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Aquamarine science

Aquamarine refers to beryl that is pale blue, light blue-green, or even light green. It is usually clear, but iron content gives it its blue/green color. The green of aquamarine is a watery green without any traces of yellow. In the past, the most valued aquamarine stones were green. Today, however, the most valued aquamarine stones are a rich, sky blue, but even the blue stones have a green or bluish green tint to them. Depending on which angle you look at an aquamarine, it may look blue, green, or colorless. This is called a pleachroic effect. A varied display of aquamarines is like seeing the many colors of oceans, lakes, and other bodies of water around the world. Every aquamarine recalls a hue of some body of water you have enjoyed. Almost all aquamarines on the market have been heat treated to enhance the color. In meeting with the consumer preference for aquamarines in deep blue, the stones are heated near 800 degrees Fahrenheit, which causes the blue color to emerge and the yellow/green tones to disappear. The light color tone of the aquamarine flatters all skin colors and harmonizes with all precious metals. Many aquamarine stones are virtually free of inclusions and their luster is vitreous.

The most common cut for an aquamarine is the emerald type, followed by oval or pear shaped cuts. It is a relatively easy stone to cut and is often found in innovative shapes, as cutters experiment with new forms. It rates a 7.5 to 8 on the hardness scale, making it quite a durable stone to wear. Large aquamarine stones, ranging from several carats to more than ten carats are relatively common. Rich blue stones that are several carats in weight are extremely valuable. Occasionally, aquamarines are found in large enough places to yield finished gemstones in the 1000 plus carat range. What is great about the gemstone is that the wide price range makes it available to almost anyone.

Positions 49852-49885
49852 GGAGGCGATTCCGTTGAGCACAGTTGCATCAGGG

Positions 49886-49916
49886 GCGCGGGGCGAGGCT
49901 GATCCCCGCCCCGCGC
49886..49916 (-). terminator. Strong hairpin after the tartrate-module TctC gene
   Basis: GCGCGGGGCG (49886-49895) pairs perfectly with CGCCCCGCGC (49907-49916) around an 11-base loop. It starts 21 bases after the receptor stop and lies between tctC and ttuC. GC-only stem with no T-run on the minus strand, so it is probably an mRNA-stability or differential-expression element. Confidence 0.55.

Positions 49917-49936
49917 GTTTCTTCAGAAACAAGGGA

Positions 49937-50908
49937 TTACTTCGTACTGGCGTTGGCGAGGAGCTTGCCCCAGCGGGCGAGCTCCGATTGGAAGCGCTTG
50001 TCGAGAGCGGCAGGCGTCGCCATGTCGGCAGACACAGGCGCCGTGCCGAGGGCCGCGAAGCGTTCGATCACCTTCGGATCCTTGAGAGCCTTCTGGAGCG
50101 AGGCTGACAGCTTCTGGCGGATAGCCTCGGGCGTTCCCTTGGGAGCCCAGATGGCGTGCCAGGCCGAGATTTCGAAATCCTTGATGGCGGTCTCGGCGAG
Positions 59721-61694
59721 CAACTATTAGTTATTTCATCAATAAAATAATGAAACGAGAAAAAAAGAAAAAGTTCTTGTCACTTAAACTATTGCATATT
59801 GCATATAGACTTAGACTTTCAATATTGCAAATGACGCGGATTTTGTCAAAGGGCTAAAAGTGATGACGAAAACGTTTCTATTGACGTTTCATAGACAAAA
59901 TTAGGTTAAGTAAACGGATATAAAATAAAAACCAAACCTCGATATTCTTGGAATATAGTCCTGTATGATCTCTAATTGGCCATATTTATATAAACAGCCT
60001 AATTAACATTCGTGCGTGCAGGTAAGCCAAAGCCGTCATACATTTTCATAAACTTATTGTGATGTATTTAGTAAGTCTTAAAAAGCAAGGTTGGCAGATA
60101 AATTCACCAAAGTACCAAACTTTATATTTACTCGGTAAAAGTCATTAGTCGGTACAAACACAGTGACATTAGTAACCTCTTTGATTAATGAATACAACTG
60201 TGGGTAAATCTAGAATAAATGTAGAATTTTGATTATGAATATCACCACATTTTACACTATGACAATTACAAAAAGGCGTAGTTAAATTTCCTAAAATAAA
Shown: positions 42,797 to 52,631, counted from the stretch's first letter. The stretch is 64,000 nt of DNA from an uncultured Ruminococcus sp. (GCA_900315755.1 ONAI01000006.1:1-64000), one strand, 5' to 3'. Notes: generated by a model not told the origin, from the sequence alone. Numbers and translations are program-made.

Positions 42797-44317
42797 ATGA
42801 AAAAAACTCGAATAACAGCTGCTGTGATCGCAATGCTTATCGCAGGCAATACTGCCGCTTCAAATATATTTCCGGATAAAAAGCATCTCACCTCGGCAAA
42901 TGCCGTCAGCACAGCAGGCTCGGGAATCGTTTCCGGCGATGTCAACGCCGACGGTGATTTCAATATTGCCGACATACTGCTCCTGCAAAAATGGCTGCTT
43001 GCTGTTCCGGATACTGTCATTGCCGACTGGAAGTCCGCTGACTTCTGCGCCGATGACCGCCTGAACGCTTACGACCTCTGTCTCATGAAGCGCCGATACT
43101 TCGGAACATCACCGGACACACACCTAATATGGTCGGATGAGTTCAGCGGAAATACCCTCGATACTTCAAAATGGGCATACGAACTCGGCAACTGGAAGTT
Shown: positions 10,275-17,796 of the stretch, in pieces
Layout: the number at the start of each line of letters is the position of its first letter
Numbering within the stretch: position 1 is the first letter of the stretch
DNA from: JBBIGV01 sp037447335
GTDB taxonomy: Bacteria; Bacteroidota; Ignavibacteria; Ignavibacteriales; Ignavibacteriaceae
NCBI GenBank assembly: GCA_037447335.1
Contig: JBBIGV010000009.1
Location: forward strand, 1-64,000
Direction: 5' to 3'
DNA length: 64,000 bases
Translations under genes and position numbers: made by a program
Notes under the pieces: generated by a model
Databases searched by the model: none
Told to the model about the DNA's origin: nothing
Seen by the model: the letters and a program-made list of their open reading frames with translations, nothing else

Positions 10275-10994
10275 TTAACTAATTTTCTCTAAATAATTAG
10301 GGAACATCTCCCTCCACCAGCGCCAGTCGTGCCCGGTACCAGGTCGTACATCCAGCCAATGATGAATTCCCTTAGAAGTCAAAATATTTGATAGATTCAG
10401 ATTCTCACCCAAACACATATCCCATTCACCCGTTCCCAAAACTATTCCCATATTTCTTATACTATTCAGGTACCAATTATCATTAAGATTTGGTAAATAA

Aquamarine is commonly found in cavities, granite pegmatite, alluvial deposits of gravel and sometimes stream gravels. Beryl crystals in some pegmatite grow to very large sizes, even up to 30 feet. Aquamarine crystals of up to 3 feet are actually not uncommon. The best quality stones are from Brazil, where crystals weighing several kilos have been found. Other places aquamarine is found are the Soviet Union, Madagascar (where a dark blue variety is found), the United States, Afghanistan, Pakistan, India and Nigeria.

How to Care for Aquamarine

The best way to clean your aquamarine jewelry is with plain, warm soapy water (using mild liquid soap) and an old tooth brush. Once you have washed the stone, make sure you rinse it off well with plain water. Be careful to use warm water instead of hot water, to reduce the dangers of thermal shock. Enzyme cleaners and detergent should be avoided for they can cause allergic reactions. It is also not advisable to clean aquamarine in an ultrasonic tank. Avoid sudden temperature changes, steaming, and contact with cosmetics, hairspray, perfume or household chemicals.

Do you know why aquamarine is considered the gem of the sea? Or why aquamarine is one of the favorite gems of jewelry designers and gemstone artists? Explore our collection of information about aquamarine and aquamarine jewelry throughout history. Discover the cultural and religious history of aquamarine, the physical properties of aquamarine, and learn how to care for your aquamarine jewelry.
learn about Aquamarine